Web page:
5 Reasons You’re Not Happy With Your Art Journal Pages

http://iris-impressions.com/2015/09/5-reasons-youre-not-happy-with-your-art-journal-pages/
photo credit: Broken Flowers via photopin (license)

I know very well what it’s like to want to do art, but every time you sit down and do it, you’re feeling crappy about the result. It’s really inhibiting and it might even stop you from creating next time. I don’t want that for you (or for myself)! So here are some insights that might help you understand why this happens and what you can do to change it.


1. You need practice

There is no way around it: practice makes progress. There are no shortcuts and you have to put in the time. Imagine you’re going to learn a language, it will take some weeks to grasp the basics, quite a few more to be semi-proficient and several years to be fluent. The more you practice making art, the more fluent you become and the easier it will be for you to create things you like, simply because of your skill level.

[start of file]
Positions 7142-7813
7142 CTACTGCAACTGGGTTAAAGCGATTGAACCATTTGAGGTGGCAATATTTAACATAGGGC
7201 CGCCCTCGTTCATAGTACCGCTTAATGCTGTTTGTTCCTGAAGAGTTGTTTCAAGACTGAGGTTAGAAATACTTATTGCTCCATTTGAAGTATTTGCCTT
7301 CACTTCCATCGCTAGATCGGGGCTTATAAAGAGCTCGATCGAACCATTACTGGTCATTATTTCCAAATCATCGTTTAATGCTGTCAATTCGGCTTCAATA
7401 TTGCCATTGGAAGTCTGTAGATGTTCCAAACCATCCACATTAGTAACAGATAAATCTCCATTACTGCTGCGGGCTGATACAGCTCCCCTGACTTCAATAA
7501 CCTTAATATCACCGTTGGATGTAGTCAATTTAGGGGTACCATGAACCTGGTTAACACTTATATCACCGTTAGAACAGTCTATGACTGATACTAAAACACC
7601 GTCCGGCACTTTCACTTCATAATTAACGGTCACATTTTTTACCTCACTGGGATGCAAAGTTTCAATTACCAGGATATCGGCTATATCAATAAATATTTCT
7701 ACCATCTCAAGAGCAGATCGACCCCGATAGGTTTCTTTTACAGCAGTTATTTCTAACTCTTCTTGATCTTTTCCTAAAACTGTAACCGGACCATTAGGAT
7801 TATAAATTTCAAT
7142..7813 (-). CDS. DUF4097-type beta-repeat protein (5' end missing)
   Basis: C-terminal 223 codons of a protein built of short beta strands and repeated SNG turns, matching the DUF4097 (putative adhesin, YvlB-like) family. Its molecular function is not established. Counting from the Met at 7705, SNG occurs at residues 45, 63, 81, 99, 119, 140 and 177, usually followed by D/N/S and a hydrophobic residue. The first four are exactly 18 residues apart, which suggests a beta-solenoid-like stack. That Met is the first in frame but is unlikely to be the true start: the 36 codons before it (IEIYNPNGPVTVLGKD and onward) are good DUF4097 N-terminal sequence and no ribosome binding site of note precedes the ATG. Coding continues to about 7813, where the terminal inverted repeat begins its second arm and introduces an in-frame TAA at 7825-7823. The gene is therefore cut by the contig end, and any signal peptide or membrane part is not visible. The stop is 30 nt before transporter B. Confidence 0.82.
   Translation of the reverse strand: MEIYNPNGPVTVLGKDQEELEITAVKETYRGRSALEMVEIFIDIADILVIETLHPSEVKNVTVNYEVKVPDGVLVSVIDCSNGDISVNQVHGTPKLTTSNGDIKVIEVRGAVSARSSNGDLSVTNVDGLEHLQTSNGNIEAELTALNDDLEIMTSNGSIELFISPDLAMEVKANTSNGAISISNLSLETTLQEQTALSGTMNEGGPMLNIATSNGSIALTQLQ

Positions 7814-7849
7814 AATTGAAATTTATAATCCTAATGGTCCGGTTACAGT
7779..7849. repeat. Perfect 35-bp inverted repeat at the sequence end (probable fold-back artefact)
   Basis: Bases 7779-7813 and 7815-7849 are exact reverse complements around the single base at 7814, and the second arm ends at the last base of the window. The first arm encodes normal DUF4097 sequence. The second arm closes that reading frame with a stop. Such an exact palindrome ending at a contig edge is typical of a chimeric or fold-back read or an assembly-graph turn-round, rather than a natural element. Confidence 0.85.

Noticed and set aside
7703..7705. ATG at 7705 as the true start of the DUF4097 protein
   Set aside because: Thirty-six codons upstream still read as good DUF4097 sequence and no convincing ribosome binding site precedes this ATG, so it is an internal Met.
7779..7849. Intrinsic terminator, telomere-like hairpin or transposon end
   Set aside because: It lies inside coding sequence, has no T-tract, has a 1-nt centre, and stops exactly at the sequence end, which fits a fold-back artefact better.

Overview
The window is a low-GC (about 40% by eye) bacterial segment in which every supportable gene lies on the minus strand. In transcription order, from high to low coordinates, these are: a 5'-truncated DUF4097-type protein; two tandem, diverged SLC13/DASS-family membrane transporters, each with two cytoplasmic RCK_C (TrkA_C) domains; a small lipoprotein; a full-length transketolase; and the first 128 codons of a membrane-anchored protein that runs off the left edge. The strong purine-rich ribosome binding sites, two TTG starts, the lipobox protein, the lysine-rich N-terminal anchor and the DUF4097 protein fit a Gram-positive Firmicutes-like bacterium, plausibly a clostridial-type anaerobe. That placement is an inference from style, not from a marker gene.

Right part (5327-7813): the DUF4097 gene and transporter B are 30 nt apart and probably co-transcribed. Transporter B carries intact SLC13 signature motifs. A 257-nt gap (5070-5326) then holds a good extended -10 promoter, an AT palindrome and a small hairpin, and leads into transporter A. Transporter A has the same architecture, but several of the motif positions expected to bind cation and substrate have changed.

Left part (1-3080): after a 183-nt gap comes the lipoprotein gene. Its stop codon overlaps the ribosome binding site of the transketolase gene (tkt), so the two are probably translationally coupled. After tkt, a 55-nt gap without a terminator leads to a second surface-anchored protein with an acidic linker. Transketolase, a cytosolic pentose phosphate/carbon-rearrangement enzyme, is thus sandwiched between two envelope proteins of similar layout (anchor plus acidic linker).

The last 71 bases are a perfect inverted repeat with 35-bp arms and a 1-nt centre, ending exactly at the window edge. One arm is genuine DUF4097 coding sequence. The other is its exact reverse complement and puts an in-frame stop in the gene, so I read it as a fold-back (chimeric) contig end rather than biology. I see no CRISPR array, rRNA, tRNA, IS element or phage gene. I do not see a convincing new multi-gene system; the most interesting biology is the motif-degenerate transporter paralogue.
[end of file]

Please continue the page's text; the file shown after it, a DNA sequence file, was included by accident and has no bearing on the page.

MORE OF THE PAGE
I love this quote:

Never compare your beginning to someone else’s middle
-Jon Acuff

Another awesome resource is this video with words from Ira Glass. It’s called ‘The Gap’ and is about that ‘gap’ that exists between knowing what art you find beautiful and actually being able to achieve it yourself.


2. You are attached to the outcome

Leading on from the concept of ‘the gap’ explained above, it’s very frustrating if you have something specific in mind and aren’t quite able to execute it as nicely as you see it in your imagination. This partly comes back to practice, but another thing that you can try which to me absolutely transforms the process of art making is: to let go of the outcome.